New survey reveals electronic waste a growing problem globally

“We need to understand this growth and counter it with everyone involved: national authorities, enforcement agencies, Producer Responsibility Organizations, original equipment manufacturers, recyclers, researchers and consumers themselves.”

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As technology continues to develop, electronic waste is a global problem. The international Waste Electrical and Electronic Equipment (WEEE) Forum said that as people upgrade their old electronics, it estimates that more than 5.3 billion mobile phones alone will be disposed of in 2022.

According to WEEE, consumers will either throw their old phones in the trash, ending up in the landfill, or they will hold onto them.

“We focused this year on small e-waste items because it is very easy for them to accumulate unused and unnoticed in households, or to be tossed into the ordinary garbage bin,” Pascal Leroy, director general of WEEE Forum, said. “People tend not to realize that all these seemingly insignificant items have a lot of value, and together at a global level represent massive volumes.”

WEEE Forum conducted surveys between June and September and found that “an average European household has 74 electronic products, like phones, tablets, laptops, hair tools, appliances and other devices,” EcoWatch reported. It determined that the top five reasons people keep their unused or broken electronics:

  1. 46% may use the items again
  2. 15% plan to sell or give them away
  3. 13% hold onto the items due to sentimental value
  4. 9% believe the items may appreciate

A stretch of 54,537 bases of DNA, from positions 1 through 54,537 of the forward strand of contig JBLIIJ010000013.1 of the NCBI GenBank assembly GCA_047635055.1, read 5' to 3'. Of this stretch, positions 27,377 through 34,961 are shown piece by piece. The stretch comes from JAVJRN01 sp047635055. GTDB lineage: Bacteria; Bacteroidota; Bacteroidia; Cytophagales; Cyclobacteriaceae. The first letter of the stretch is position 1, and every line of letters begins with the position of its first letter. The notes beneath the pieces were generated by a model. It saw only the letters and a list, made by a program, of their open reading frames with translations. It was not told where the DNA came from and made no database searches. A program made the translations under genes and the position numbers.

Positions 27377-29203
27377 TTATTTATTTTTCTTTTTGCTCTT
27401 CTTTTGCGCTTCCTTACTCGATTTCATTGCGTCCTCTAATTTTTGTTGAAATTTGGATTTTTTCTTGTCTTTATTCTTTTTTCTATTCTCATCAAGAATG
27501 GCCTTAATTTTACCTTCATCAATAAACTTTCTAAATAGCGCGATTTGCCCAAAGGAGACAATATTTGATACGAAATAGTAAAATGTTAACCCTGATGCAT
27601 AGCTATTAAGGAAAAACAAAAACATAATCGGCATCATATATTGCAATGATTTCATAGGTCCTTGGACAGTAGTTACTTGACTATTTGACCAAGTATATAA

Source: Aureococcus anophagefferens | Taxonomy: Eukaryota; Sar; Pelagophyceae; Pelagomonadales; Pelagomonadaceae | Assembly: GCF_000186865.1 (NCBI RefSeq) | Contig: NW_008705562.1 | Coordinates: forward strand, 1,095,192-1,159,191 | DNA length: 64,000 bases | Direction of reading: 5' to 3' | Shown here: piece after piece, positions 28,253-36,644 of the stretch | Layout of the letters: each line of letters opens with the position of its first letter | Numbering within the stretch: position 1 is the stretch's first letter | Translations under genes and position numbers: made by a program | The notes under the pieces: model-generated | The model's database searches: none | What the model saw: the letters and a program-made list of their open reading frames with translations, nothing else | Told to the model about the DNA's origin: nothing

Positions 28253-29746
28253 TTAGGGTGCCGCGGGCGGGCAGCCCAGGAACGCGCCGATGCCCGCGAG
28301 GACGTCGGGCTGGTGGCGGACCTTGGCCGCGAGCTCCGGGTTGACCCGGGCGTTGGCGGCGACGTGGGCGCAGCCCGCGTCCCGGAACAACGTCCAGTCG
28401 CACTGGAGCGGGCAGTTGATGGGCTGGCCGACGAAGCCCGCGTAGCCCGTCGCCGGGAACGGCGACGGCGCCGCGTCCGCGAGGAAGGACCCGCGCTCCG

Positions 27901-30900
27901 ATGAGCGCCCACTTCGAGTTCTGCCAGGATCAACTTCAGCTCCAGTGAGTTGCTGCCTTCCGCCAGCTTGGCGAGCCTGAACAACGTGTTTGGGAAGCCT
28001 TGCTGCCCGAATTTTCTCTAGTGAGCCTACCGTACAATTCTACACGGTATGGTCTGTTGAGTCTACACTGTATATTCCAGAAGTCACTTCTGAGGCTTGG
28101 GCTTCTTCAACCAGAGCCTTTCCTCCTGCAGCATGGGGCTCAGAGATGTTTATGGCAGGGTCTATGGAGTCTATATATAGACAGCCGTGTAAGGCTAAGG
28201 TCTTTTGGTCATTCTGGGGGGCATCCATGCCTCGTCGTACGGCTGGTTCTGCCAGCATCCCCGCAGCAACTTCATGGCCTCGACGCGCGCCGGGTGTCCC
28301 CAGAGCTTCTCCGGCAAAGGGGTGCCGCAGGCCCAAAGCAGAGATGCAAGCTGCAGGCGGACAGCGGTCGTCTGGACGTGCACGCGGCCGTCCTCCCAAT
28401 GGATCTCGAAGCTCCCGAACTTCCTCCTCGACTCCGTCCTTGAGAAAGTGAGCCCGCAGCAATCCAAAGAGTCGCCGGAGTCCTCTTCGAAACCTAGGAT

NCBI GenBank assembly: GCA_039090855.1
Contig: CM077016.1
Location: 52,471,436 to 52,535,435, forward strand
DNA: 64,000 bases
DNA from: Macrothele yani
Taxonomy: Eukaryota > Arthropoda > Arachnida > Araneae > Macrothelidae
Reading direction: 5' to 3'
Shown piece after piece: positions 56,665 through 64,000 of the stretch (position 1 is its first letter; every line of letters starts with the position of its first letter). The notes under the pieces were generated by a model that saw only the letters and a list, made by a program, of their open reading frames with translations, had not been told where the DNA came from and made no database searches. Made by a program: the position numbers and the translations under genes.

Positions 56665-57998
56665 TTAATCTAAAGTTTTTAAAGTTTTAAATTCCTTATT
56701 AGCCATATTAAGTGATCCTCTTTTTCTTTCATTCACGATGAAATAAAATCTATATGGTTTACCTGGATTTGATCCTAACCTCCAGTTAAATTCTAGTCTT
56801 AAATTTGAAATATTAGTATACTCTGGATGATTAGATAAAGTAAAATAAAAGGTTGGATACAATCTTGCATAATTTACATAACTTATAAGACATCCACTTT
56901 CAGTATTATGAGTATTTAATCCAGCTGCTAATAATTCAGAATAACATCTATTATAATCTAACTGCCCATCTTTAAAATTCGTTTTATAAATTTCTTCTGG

5. 7% don’t know how to properly recycle the items

EcoWatch reported that “despite the fact that there are many valuable resources that can be recycled from old phones, including gold, copper, silver and palladium,” mobile phones rank no. 4 in small electronic items that are hoarded, or kept despite being unused or broken.

But the WEEE Forum said keeping old electronics is also contributing to e-waste and should be recycled.

“These devices offer many important resources that can be used in the production of new electronic devices or other equipment, such as wind turbines, electric car batteries or solar panels — all crucial for the green, digital transition to low-carbon societies,” Magdalena Charytanowicz, communication manager for WEEE Forum and leader of International E-Waste Day, said.

Electronic waste is now a global problem that needs immediate attention and appropriate measures, Ruediger Kuehr, founder of the UN Institute for Training and Research (UNITAR)’s Sustainable Cycles (SCYCLE) Program, said, or else “global e-waste could double to 100 million tonnes or more in the next 30 years.”

“We need to understand this growth and counter it with everyone involved: national authorities, enforcement agencies, Producer Responsibility Organizations, original equipment manufacturers, recyclers, researchers and consumers themselves,” Kuehr said.

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